The World Health Organization warns the unregulated use of alternative medicines can cause unpleasant or potentially dangerous reactions.
More and more people use herbal medicines
It has issued new guidelines advising consumers on therapies ranging from acupuncture to herbal medicines and food supplements.
They are aimed at helping those who buy complementary medicines over-the-counter and do not tell doctors.
The WHO said such medicines were not "good for everybody all of the time".
As increasing numbers of people in industrialised and developing countries use alternative medicines, there are increasing reports of adverse and even fatal
The WHO said that, although there were no global statistics on reactions to the medicines, individual countries were reporting problems.
It said that in China, there were 9,854 cases of adverse reactions were reported in 2002 alone, more than double the number registered during all of the 1990s.
Xiaorui Zhang, WHO's coordinator for traditional medicines, said that consumers often assumed that "natural means safe", but lacked knowledge about using such products properly.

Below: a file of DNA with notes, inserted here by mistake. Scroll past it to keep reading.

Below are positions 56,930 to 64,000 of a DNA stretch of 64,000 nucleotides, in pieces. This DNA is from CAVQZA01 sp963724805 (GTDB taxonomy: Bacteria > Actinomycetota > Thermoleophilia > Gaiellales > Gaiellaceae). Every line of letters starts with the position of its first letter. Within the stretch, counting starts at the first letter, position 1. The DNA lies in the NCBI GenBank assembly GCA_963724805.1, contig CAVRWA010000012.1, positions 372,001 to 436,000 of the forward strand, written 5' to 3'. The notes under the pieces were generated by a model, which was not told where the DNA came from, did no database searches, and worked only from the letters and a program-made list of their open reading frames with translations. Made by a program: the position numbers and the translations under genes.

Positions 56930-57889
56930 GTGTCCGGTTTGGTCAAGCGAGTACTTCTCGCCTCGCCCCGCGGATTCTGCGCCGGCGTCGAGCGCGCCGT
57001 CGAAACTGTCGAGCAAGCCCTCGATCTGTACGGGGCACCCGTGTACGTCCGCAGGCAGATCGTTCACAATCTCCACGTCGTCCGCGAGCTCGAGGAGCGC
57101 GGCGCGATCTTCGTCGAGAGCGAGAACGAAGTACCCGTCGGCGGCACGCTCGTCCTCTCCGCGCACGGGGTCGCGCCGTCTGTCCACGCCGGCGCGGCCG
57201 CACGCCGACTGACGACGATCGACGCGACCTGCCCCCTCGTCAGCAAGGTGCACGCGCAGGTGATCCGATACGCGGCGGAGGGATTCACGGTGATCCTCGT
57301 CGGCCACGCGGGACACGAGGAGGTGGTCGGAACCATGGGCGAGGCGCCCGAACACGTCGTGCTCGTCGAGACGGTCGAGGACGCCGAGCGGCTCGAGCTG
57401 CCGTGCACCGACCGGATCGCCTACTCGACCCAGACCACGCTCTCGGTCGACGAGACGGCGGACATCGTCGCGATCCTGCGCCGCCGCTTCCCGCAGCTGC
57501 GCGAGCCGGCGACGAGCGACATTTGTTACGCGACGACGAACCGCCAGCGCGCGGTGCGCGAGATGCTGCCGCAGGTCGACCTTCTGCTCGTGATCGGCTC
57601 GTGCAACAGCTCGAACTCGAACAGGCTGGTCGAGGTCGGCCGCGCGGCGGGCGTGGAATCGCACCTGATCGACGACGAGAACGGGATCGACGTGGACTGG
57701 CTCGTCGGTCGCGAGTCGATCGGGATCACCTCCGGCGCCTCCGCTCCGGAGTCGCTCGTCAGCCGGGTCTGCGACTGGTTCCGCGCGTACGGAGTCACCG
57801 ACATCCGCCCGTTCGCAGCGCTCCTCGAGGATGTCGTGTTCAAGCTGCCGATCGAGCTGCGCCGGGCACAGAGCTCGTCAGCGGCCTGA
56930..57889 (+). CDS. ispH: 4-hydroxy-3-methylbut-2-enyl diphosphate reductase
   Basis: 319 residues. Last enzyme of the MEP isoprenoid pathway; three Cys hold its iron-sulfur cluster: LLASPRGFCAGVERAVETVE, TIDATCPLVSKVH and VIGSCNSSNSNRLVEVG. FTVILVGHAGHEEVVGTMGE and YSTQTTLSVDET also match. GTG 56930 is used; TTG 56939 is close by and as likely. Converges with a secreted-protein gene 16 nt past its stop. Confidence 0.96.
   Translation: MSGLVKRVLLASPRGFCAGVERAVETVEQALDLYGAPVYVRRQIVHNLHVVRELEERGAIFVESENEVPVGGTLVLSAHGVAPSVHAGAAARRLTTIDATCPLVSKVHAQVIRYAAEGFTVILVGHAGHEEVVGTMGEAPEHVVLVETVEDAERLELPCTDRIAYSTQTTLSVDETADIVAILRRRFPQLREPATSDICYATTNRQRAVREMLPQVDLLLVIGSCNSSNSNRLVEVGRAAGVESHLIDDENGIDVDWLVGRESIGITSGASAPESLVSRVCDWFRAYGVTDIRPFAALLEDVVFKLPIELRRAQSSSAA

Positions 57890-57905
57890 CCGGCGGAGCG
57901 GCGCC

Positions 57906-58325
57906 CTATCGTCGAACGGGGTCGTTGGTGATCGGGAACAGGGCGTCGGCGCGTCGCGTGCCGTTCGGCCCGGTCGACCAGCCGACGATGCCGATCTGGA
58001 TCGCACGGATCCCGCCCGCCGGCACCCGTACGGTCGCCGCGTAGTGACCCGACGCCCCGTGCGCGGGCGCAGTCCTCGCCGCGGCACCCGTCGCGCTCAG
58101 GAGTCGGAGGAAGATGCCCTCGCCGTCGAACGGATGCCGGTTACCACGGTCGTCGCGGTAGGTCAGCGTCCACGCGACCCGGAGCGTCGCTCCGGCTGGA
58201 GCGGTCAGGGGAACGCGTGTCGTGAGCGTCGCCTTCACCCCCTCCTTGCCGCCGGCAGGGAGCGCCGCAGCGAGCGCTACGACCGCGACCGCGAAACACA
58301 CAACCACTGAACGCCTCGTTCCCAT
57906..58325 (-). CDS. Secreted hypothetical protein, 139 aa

She added: "Most countries have no regulations to control herbal products. More than 90 countries sell them over-the-counter."
Some countries are taking steps to limit the risk to consumers. In December, the US Food and Drug Administration issued a warning about dietary supplements containing ephedra, also called Ma huang, a natural substance used in China to treat people for coughs.
Sales of ephedra are already restricted in the UK.
'Lack of knowledge'
Vladimir Lephakin, WHO assistant director-general for health technologies and pharmaceuticals, said: "It is not true that good, traditional medicines are good
for everybody, every time in big quantities. This is a big mistake"
He added: "There are a lot of examples of people who not only suffer but die because of drug interaction or non-proper use of traditional medicine."
He said food supplements, which are not often regulated as medicinal
products, also lacked quality controls.
Mr Lephakin added some studies had found that some products in different countries contained toxic heavy metals and in extreme cases there were traces of narcotics to make the products addictive.
He said: "There is a need for strengthening control of food supplements in all countries."
An EU directive, due to come into force on 1 August 2005, will harmonise the rules on vitamins and food supplements across the European Union.
It includes a list of vitamins and minerals which can be used in food supplements. It also includes upper limits on certain vitamins.